|Ka tangi te tītī||The mutton bird cries|
|Ka tangi te kākā||The parrot cries|
|Ka tangi hoki ahau||I also cry|
|Tihei mauri ora||Behold there is life|
Every year New Zealand celebrates The Treaty, but how well do we as teachers help our young people understand it more deeply? As a teacher how are you planning to help your students with this? I remember vividly my fifth form social studies teacher announced to the class, “Oh, we’ll leave The Treaty this year because it is too hard to teach.” How many teachers feel this way and place The Treaty in the ‘too hard basket’? My advice to teachers would be to start small and give it go; after all our children deserve to learn about New Zealand’s past.
As a starting point, learning to say your students’ and local place names correctly is important as it acknowledges and values their mana, prestige and who they are.
Find out about the personal stories of the young people in your class, from their families’ experiences. When you are ready, make contact with your local community by finding out about the histories of the area.
As the birds cry in the whakataukī above, I silently cry inside at the hurt and unhealed wounds that lay buried with my tīpuna; I cry silently when year after year a huge percentage of Māori children are failing in the education system. My heart sinks when I see the statistics of Māori fill the prison cells. I believe that if we continue to do and think the same as we have done, we will continue to get the same result.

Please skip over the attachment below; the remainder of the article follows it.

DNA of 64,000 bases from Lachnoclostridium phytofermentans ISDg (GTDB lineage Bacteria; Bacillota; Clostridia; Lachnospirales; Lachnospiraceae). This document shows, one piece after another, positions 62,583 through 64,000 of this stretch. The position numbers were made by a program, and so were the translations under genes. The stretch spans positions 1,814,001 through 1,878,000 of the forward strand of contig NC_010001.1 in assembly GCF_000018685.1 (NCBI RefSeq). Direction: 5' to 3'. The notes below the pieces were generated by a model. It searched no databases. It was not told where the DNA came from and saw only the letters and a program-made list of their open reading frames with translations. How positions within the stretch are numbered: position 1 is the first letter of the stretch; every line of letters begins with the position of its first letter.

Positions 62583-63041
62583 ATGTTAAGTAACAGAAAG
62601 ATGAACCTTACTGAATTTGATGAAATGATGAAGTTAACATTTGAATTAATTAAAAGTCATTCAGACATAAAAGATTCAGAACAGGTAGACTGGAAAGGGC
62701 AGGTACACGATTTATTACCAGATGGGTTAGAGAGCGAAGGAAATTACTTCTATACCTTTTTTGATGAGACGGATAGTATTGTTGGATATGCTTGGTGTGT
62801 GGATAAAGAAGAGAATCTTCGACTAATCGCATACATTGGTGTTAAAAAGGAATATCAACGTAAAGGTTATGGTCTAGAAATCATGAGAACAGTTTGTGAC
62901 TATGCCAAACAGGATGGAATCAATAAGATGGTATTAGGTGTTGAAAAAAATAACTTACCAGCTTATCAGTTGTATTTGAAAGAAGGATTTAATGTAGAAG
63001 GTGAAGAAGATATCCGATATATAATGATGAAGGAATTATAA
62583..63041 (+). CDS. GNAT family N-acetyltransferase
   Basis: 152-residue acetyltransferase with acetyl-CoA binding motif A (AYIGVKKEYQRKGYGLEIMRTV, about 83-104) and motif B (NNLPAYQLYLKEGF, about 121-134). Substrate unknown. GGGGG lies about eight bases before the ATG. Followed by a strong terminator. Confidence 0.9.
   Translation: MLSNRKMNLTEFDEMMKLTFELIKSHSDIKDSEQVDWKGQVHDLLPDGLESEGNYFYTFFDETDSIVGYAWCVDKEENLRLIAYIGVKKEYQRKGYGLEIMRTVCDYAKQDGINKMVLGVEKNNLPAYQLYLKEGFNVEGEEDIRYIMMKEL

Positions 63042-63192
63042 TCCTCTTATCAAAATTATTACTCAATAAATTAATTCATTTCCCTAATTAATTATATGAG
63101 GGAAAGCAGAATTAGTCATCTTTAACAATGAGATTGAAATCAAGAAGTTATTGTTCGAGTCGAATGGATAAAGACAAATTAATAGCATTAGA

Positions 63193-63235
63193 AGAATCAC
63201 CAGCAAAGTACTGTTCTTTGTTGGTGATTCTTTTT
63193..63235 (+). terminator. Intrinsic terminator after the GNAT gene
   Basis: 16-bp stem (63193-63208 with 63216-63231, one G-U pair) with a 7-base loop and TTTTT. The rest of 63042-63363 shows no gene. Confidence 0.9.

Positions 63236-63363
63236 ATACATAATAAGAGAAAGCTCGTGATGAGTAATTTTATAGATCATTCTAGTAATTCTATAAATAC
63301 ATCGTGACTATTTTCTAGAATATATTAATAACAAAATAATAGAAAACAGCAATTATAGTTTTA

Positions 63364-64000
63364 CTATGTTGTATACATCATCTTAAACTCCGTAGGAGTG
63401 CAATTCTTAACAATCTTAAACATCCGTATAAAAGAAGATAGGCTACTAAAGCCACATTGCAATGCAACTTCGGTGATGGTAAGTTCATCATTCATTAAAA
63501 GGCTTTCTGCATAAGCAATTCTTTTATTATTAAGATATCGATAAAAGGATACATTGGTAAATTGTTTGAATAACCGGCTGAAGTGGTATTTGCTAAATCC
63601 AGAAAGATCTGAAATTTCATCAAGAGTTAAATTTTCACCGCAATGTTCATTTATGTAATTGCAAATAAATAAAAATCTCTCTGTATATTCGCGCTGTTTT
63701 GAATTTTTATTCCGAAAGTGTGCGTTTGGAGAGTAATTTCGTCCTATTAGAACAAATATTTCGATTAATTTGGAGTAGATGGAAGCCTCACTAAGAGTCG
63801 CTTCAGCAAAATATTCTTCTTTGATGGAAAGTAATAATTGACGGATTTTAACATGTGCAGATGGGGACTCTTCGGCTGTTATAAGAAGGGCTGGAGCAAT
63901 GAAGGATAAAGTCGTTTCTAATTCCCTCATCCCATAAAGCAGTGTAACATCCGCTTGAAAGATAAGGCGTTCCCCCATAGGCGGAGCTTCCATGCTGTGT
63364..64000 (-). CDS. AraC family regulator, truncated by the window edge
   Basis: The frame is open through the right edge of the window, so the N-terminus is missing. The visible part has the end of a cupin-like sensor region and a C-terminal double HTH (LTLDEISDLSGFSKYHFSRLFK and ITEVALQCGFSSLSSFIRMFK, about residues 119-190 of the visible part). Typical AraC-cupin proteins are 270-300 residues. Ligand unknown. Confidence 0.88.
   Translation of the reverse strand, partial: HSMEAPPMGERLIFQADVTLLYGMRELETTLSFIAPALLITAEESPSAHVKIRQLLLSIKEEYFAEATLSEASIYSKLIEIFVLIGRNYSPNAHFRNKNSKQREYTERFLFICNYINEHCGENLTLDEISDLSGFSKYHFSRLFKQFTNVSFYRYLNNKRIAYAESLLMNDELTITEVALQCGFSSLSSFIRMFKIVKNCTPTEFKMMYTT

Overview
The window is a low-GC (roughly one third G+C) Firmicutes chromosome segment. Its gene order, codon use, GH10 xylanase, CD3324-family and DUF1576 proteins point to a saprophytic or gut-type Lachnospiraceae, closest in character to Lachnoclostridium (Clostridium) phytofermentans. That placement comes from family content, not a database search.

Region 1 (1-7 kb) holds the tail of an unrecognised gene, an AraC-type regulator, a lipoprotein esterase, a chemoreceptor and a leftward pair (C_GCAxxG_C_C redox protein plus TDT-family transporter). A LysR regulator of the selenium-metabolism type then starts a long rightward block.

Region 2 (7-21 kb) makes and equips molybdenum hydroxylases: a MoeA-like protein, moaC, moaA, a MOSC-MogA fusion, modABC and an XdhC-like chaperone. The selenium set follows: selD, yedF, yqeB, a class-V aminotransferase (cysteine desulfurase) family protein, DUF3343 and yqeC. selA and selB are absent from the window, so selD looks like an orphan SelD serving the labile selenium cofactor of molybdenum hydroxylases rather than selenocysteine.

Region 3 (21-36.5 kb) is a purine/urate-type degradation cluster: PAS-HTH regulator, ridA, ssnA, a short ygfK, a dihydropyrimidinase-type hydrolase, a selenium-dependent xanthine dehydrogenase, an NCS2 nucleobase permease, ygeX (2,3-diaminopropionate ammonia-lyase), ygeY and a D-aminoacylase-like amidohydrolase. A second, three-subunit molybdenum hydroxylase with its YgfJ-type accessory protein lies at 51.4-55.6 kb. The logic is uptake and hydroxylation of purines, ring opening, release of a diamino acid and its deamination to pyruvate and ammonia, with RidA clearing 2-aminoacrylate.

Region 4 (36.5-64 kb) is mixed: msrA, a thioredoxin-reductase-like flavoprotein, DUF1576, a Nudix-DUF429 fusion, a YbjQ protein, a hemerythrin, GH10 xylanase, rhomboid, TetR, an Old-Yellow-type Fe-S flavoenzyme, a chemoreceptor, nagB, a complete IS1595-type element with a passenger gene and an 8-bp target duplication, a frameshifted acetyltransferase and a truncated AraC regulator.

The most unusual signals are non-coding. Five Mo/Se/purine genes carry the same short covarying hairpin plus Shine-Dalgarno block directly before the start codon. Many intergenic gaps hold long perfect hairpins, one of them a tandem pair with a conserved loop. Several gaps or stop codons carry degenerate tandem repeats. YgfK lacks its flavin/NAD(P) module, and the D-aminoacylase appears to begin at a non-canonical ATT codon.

In this blog I give a personal perspective on real life stories of the impact of The Treaty and subsequent government actions. The graphic below shows the extent of Māori land that was confiscated after The Treaty. With the confiscation, not only was land lost, but so was the language and mana of the people. Toi tū te kupu, toi tū te whenua, toi tū te mana.
My Personal Story
Let me tell you my story. I hail from the Wairarapa in Masterton. My mother Hilary Payton died when I was two. She was born in Carterton into a wealthy, English farming family. My mum fell in love with my dad Lawrence Reiri, from Gladstone, Te Whiti a shearer who dropped out of school to help provide for his family.
This story of two cultures coming together is not an uncommon one. It represents a rich culture and heritage that our country has been founded on. The point of difference was that my mother’s parents and grandmother had high expectations for my mother. They were extremely disappointed because she was an intelligent lady who had a bright future ahead of her. It is sad to assume that racism and stereotypes associated with being Māori were the reason for the disconnection between my mother and her family.